Tabitha Rickard felt "anxious, judged and ashamed" when she was berated for breastfeeding in public and told she was being "sexually explicit".
The verbal attack on Sunday left her in tears and fearing for the mental health of other less-experienced mothers who receive criticism about feeding their babies.
It was upsetting and unsettling for the mother-of-two who has been continuously breastfeeding for the past six years.
Ms Rickard took a break from volunteering to breastfeed her hungry son Caleb, 2, when a bystander verbally attacked.
"I stopped in the foyer and sat down to breastfeed like I always do, and a person came and touched me on the shoulder and started asking me whether I had a t-shirt or shawl or anything to cover up because there were men around who find it sexually erotic.
"She said I shouldn't be breastfeeding in public and I should go to another space if I don't want to cover up."
When she told the person it was illegal to discriminate against breastfeeding mothers, the attack continued.
"She continued and I felt like I had to stand up and run away from her," she said.
"Not once did she consider the damage to my son, who was trying to feed while he witnessed this onslaught of offence."
Shaken and crying, Ms Rickard was comforted by staff and others who heard the harsh words. She did not wish to name the venue where the incident occurred because everyone else present had been supportive and come to her aid.
Those in charge spoke to the perpetrator who apologised later in the day, but continued to tell Ms Rickard she needed to cover up while feeding Caleb.
Ms Rickard said the attack was the first opposition to public breastfeeding she had encountered.
If that had happened to me in the first few weeks of my journey of becoming a mother I would have quite easily isolated myself and been anxious to leave the house because of judgement, or I might have stopped breastfeeding all together.
"I was really shaken by it. In six years I have never felt ashamed, and later that day I had an incident where my son asked to be fed and I found myself for the first time offering him water … until he was an emotional wreck then I had to build up all my confidence to sit outside where that person actually sat to feed him.
"It's the first time I have ever felt anxious and judged and unsure of myself feeding my son out in public after that one incident."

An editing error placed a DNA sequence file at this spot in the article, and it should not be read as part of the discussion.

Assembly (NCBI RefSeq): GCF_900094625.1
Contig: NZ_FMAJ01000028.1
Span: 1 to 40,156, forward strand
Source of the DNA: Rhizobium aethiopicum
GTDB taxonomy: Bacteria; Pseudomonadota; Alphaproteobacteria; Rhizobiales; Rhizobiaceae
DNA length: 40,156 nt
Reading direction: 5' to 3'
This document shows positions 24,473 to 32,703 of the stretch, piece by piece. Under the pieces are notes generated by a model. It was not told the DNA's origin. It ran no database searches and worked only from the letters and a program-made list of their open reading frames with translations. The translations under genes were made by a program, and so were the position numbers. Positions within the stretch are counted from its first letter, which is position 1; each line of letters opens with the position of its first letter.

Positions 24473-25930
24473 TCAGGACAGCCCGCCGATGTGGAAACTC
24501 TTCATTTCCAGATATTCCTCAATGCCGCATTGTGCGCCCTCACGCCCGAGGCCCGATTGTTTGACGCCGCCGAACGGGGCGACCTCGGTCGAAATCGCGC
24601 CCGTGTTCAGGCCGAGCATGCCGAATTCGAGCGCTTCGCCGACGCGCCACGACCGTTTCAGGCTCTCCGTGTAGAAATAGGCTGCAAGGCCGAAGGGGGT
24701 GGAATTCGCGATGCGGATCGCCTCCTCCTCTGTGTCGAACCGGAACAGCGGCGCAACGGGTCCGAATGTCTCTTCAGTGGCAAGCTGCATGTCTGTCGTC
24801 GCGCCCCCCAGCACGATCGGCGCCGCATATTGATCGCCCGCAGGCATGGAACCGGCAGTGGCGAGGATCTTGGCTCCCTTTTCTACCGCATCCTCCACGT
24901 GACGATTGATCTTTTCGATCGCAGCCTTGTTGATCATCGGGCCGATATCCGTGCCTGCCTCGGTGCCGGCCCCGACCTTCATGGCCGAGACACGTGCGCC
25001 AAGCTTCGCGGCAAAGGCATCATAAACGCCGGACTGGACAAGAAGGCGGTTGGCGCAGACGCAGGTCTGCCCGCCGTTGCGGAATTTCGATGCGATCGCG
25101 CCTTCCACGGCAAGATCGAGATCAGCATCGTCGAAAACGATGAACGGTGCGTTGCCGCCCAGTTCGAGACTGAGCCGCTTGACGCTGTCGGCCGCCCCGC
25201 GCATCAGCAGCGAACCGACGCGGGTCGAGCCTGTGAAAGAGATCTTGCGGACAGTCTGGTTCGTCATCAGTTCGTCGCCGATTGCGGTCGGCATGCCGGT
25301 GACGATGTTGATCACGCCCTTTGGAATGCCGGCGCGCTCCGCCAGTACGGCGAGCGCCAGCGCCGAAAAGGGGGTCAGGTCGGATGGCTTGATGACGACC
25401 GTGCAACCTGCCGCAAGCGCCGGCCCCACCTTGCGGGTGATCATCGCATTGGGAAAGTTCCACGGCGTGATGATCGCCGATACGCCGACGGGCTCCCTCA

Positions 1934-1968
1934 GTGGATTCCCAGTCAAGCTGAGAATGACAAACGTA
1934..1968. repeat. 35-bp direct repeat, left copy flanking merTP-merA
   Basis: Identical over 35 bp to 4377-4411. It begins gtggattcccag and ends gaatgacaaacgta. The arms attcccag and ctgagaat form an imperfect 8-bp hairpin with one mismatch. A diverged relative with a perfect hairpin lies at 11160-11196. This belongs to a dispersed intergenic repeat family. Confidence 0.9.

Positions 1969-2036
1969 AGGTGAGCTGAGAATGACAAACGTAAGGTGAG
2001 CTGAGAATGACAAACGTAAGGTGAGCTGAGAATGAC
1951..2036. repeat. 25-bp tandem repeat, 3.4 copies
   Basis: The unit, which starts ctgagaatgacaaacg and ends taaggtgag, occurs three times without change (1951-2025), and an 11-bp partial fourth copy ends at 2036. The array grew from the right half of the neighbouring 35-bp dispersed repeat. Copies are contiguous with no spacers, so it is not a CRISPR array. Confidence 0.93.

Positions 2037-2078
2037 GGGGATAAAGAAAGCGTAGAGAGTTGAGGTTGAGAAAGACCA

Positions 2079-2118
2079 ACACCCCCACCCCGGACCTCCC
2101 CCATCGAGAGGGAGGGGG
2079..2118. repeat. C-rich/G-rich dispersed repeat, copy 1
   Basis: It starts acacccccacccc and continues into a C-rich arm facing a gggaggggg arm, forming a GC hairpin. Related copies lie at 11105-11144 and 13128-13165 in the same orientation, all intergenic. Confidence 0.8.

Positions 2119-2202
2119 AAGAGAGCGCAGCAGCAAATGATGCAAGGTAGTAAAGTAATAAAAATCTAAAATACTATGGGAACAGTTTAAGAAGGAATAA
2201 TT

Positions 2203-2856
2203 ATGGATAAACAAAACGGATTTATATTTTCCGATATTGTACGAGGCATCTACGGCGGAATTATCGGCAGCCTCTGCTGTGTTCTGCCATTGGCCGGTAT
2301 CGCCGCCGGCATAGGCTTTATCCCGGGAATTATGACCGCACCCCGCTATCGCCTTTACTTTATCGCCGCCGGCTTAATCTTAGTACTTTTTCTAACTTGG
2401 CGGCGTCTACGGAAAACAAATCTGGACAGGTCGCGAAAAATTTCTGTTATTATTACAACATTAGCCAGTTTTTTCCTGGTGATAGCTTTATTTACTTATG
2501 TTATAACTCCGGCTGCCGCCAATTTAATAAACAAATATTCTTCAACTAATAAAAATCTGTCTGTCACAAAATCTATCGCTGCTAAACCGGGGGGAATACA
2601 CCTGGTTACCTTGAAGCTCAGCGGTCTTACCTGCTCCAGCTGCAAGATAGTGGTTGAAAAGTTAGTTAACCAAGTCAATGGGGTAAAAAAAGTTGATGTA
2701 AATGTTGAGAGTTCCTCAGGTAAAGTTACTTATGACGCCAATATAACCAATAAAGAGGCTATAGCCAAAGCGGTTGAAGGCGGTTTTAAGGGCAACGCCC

Ms Richard, who runs Kangatraining Ballarat, a fitness company specialising in workouts involving mothers and babies, said many of her clients had reported similar criticism.
She said many people did not recognise the real harm that could come from those words.
"A third of women have post natal depression and anxiety and to think some women, because of these sorts of comments, could shut themselves off is not good for mental health and wellbeing."
"I'm grateful I'm experienced. I'm a mother that has six years of confidence to draw strength from and I'm surrounded by an overwhelming amount of support from other mothers," she said.
I'm grateful I'm experienced. I'm a mother that has six years of confidence to draw strength from and I'm surrounded by an overwhelming amount of support from other mothers.
"But if that had happened to me in the first few weeks of my journey of becoming a mother I would have quite easily isolated myself and been anxious to leave the house because of judgement, or I might have stopped breastfeeding all together."
But it's not just breastfeeding mothers copping unwelcome criticism, with some of her clients receiving unsolicited harsh feedback about bottle feeding their babies.
"This just should not happen in this day and age," she said.
Ms Rickard sought counselling from the Australian Breastfeeding Association Hotline and, to help process her experience, wrote a poem on her Facebook page.
"This poem will be something I will give to that person and I want to write a letter to explain how it is affected me," she said.